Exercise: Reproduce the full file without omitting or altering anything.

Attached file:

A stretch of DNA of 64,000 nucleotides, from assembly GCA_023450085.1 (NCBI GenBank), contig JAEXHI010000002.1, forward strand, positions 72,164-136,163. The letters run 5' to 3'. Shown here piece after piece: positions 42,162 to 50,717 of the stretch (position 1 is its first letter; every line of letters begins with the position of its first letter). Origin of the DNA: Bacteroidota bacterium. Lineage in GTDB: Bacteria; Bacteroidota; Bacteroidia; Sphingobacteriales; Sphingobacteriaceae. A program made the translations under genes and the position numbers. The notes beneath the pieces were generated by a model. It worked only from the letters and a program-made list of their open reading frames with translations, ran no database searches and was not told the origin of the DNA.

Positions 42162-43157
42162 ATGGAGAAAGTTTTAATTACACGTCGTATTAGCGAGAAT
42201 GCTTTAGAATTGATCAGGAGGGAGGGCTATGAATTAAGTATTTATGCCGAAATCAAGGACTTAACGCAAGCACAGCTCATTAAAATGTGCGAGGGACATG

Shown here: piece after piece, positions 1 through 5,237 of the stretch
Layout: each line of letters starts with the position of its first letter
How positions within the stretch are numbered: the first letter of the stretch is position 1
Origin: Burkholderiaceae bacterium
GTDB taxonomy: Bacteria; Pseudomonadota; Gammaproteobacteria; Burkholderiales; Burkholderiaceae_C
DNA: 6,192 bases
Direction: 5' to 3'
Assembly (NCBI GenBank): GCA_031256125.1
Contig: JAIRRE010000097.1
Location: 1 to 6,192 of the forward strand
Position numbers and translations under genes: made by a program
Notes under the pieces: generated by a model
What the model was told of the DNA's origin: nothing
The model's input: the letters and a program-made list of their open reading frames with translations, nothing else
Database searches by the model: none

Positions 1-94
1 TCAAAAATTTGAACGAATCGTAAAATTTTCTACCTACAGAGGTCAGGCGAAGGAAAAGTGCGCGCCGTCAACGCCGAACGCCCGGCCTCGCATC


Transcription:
A stretch of DNA of 64,000 nucleotides, from assembly GCA_023450085.1 (NCBI GenBank), contig JAEXHI010000002.1, forward strand, positions 72,164-136,163. The letters run 5' to 3'. Shown here piece after piece: positions 42,162 to 50,717 of the stretch (position 1 is its first letter; every line of letters begins with the position of its first letter). Origin of the DNA: Bacteroidota bacterium. Lineage in GTDB: Bacteria; Bacteroidota; Bacteroidia; Sphingobacteriales; Sphingobacteriaceae. A program made the translations under genes and the position numbers. The notes beneath the pieces were generated by a model. It worked only from the letters and a program-made list of their open reading frames with translations, ran no database searches and was not told the origin of the DNA.

Positions 42162-43157
42162 ATGGAGAAAGTTTTAATTACACGTCGTATTAGCGAGAAT
42201 GCTTTAGAATTGATCAGGAGGGAGGGCTATGAATTAAGTATTTATGCCGAAATCAAGGACTTAACGCAAGCACAGCTCATTAAAATGTGCGAGGGACATG

Shown here: piece after piece, positions 1 through 5,237 of the stretch
Layout: each line of letters starts with the position of its first letter
How positions within the stretch are numbered: the first letter of the stretch is position 1
Origin: Burkholderiaceae bacterium
GTDB taxonomy: Bacteria; Pseudomonadota; Gammaproteobacteria; Burkholderiales; Burkholderiaceae_C
DNA: 6,192 bases
Direction: 5' to 3'
Assembly (NCBI GenBank): GCA_031256125.1
Contig: JAIRRE010000097.1
Location: 1 to 6,192 of the forward strand
Position numbers and translations under genes: made by a program
Notes under the pieces: generated by a model
What the model was told of the DNA's origin: nothing
The model's input: the letters and a program-made list of their open reading frames with translations, nothing else
Database searches by the model: none

Positions 1-94
1 TCAAAAATTTGAACGAATCGTAAAATTTTCTACCTACAGAGGTCAGGCGAAGGAAAAGTGCGCGCCGTCAACGCCGAACGCCCGGCCTCGCATC